The show was first broadcast on the BBC on June 14 1958. It began as a one-off special featuring the male Mitchell Minstrels (after George Mitchell, the Musical Director) and the female Television Toppers dancers in 1957. It was popular and soon developed into a regular 45 minute show on Saturday evenings, featuring both solo and minstrel pieces (often with extended segueing) as well as "comedy interludes". It was produced by George Inns with George Mitchell.

Popularity

Audiences regularly exceeded 18 million. The Minstrels also had a theatrical show which ran for 6,477 performances from 1960–1972 and established itself in The Guinness Book of Records as the stage show seen by the largest number of people. At this time, the creation had gained considerable international respect and kudos. The show won a Golden Rose at Montreux in 1961 for best light entertainment programme and the first three albums of songs (1960–1962) all did extremely well, the first two being long-running number ones in the British album chart.

While the show started off being broadcast in (genuine) black-and-white, the show was one of the very first to be moved to colour by the BBC in 1967.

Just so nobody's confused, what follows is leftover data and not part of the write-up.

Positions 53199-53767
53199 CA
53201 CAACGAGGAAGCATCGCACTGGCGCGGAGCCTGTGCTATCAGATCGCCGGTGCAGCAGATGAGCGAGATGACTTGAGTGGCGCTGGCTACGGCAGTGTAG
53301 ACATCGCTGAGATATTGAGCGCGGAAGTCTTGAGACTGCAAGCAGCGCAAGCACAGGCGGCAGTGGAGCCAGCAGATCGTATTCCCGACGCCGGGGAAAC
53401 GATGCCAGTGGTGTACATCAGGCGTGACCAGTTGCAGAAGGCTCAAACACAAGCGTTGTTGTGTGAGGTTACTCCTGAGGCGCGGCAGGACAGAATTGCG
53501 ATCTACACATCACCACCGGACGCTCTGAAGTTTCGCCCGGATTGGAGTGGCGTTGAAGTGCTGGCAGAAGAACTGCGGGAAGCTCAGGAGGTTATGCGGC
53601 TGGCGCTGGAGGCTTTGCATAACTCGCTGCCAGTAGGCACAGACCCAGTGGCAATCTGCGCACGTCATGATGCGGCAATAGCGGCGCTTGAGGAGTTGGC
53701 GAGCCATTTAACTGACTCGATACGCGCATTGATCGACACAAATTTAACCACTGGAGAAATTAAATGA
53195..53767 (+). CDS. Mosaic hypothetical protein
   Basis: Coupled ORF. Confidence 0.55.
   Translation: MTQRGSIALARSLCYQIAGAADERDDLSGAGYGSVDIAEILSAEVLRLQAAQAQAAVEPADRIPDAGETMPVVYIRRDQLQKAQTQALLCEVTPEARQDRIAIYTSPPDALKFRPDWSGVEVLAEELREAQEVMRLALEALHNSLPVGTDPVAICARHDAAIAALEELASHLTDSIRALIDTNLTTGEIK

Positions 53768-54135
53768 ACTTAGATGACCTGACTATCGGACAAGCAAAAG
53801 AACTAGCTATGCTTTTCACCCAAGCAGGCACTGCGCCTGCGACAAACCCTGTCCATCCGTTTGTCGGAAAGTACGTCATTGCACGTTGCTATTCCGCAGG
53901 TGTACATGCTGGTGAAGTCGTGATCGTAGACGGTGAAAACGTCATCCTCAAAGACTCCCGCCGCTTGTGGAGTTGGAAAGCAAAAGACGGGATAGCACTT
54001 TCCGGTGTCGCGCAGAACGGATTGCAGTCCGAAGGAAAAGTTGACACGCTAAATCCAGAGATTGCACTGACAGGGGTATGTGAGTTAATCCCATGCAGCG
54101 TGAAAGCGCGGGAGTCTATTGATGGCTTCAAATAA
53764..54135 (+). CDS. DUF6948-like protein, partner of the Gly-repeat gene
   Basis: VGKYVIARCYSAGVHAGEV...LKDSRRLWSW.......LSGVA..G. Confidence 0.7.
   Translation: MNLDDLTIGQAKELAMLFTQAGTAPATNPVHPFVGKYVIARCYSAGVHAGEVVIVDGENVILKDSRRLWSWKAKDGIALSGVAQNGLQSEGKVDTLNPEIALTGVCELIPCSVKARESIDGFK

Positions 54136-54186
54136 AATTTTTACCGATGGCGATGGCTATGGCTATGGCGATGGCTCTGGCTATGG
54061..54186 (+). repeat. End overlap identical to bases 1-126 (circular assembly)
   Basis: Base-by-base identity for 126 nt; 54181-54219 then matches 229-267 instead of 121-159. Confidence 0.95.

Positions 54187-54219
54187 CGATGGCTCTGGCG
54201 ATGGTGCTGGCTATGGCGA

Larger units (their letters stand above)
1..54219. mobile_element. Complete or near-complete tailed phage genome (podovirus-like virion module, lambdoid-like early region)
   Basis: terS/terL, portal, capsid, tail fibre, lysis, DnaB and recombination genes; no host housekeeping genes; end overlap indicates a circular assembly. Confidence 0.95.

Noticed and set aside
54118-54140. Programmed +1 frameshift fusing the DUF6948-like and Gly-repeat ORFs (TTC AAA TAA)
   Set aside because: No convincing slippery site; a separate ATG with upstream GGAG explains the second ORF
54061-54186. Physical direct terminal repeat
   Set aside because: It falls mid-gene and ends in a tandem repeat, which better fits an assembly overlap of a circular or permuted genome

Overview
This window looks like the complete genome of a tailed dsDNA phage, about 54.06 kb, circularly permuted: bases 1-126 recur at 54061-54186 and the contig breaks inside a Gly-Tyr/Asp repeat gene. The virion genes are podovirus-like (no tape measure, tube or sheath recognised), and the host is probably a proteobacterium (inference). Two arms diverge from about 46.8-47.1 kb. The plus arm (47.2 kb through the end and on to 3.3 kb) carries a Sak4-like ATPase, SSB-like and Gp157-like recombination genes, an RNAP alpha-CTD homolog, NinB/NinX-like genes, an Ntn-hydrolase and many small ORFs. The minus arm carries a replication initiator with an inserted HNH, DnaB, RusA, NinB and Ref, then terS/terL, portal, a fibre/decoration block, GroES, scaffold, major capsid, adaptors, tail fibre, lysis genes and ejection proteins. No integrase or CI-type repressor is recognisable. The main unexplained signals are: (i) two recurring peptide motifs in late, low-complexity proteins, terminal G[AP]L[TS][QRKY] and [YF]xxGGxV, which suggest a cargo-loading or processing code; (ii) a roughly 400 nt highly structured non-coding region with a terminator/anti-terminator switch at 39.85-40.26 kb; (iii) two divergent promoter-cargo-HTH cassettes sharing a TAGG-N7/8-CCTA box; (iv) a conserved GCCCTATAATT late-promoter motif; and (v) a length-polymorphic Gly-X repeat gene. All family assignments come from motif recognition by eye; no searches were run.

Several famous personalities guested on the show, while others started their careers there. Comedian Lenny Henry was one such star, being the first black comedian to appear, in 1975.

Controversy

The show's premise began to be seen as offensive on account of its portrayal of blacked-up characters behaving in a stereotypical manner. A petition against it was received by the BBC in 1967, and since cancellation it has come to be seen more widely as an embarrassment, despite its popularity at the time.

Post-TV

The BBC1 TV show was cancelled in 1978 as part of a reduction in variety programming (although by this point the blackface element had been reduced), but the stage show continued. Having left the Victoria Palace Theatre, where the stage show played from 1962 to 1972, the show toured almost every year to various big city and seaside resort theatres around the UK, including The Futurist in Scarborough, The Festival Hall in Paignton and The Pavilion Theatre in Bournemouth. This continued each summer until 1987, when a final tour of three Butlins resorts (Minehead, Bognor Regis and Barry Island) saw the last official Black and White Minstrel Show on stage.

Cultural impact

"Alternative Roots", an episode of the BBC comedy series The Goodies, spoofed the popularity of The Black and White Minstrel Show, suggesting that any programme could double its viewing figures by being performed in blackface, and mentioning that a series of The Black and White Minstrel Show had been tried without make up. In the late 1960s, Masquerade, a "whiteface" version of the show, had been tried, only to lose viewers.

When a revival of the Black And White Minstrel Show was proposed by fictional television presenter Roger Mellie, Tom states "Television bade good riddance to that racist rubbish decades ago".

References

External links